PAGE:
Helping working parents raise generations of joyful learners.
In 1885, a group of teen-aged girls formed an organization to make a charitable contribution to their community in Portland. They delivered baskets of fruit and bouquets of flowers to their less fortunate neighbors and to patients at Good Samaritan and St. Vincent Hospitals, and called themselves “The Children’s Flower Mission”.
As they grew older, those far-thinking young women became aware of the pressing need for child care on the part of single working mothers. They wanted to ensure that the children would not be neglected, but instead cared for, kept clean, and fed nourishing meals and snacks. In 1906, they opened Oregon’s first child care program, Fruit and Flower Day Nursery of Portland. They hired nurses and charged ten cents per day to care for children from infancy to age seven. The demand was surprisingly high. Fruit & Flower was one of the founding Community Chest agencies in Portland, and built a new home during the Roaring 20s to alleviate overcrowded conditions. In 1928, Fruit & Flower moved into 415 West Park, the first building west of the Mississippi designed for childcare. Fruit & Flower took over management of another nursery during the 1940s, complied with government standards and hired trained teachers.
Fruit & Flower has grown to become one of the more respected child care programs in the state and has maintained its focus on providing assistance to families in need. A scholarship program provides much needed support and assistance to families with major challenges in their lives such as single-parenting, completing college studies, and re-entering the workplace.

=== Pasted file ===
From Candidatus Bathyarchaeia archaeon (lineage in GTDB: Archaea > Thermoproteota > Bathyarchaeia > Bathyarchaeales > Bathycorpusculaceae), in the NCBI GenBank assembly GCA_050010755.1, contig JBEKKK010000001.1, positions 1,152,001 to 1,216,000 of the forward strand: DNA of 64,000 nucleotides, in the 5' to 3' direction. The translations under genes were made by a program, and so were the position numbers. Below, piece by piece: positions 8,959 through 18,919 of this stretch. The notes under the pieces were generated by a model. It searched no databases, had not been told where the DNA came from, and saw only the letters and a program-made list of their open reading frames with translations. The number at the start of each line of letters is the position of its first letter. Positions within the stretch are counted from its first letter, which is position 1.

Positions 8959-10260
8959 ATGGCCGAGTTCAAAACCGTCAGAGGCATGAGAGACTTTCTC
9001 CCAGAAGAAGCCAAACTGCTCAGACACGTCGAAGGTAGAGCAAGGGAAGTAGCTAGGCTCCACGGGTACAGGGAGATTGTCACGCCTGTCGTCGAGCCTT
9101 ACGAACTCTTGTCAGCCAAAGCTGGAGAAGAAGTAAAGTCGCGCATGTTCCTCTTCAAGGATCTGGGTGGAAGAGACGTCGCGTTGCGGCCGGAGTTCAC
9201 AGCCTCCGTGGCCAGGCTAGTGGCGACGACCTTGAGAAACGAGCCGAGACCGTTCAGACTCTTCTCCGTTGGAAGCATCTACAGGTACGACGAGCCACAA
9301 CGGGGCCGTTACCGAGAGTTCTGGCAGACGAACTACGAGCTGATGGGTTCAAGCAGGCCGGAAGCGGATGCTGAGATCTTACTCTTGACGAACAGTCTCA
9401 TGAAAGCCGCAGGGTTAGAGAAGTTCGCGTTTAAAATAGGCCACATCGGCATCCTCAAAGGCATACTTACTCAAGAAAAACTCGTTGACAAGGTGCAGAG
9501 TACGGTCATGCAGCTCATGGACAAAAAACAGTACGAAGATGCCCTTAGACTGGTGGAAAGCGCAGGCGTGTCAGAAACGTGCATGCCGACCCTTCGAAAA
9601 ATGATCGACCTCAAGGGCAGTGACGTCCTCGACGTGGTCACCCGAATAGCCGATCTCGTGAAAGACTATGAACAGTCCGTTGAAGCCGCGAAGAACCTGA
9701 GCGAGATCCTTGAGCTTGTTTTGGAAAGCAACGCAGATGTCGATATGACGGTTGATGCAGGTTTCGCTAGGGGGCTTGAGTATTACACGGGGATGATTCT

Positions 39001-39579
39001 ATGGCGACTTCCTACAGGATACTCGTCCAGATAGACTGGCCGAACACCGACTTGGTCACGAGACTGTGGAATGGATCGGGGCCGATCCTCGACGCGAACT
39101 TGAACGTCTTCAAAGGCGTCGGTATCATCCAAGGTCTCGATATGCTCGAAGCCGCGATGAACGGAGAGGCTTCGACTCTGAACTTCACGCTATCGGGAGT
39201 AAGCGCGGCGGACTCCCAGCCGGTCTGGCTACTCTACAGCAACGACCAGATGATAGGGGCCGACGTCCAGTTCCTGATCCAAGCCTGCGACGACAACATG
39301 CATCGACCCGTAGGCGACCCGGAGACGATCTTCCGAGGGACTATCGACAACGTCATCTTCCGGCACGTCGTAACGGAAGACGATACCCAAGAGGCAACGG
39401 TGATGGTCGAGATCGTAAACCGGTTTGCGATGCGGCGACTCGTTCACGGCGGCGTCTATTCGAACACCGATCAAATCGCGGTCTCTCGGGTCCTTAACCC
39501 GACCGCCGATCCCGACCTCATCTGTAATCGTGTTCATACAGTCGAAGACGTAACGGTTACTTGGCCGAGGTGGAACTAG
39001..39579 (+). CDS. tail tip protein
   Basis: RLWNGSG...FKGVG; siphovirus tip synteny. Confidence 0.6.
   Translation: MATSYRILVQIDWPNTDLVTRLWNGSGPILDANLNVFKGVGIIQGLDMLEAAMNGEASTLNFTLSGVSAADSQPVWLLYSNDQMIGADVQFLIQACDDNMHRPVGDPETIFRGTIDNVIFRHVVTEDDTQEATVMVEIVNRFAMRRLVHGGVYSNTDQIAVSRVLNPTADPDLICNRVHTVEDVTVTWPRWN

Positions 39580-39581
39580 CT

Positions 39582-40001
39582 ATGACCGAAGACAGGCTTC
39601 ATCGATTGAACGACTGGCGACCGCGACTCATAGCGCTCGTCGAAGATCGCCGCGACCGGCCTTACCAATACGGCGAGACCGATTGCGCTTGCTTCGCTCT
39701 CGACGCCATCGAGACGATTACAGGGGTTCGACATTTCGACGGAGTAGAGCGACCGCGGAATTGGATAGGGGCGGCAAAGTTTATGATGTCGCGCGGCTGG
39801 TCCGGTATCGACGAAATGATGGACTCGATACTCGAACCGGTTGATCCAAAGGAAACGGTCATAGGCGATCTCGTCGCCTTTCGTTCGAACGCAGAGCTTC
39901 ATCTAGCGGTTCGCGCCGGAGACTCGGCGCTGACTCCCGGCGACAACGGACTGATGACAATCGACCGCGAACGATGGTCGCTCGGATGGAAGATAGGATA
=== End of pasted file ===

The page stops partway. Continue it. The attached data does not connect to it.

Fruit & Flower provides an exemplary environment where children can flourish. We have programs for infants through kindergarten. In addition to our developmentally appropriate program, we provide nutritious breakfasts, lunches and snacks prepared on-site. We also provide families with the opportunity to participate in a variety of child centered activities. Fruit & Flower provides a play-based childcare program that supports creative thinking, respect for diversity and social awareness in each child. We embrace our role in providing a nurturing setting and measure our success in the growth and development of children and families. We enable parents to complete their professional and educational goals by nurturing their children with a stimulating early-care experience.
We have come a long way since the small wood-framed house in downtown Portland. We moved to our current site at NW 24th Avenue and Irving Street in the early 1970s. Our high quality program has become a tradition of excellence to working families in the Portland area. We continue to provide high quality child care for children of families who are employed or in school, and to advocate on behalf of the well-being of children.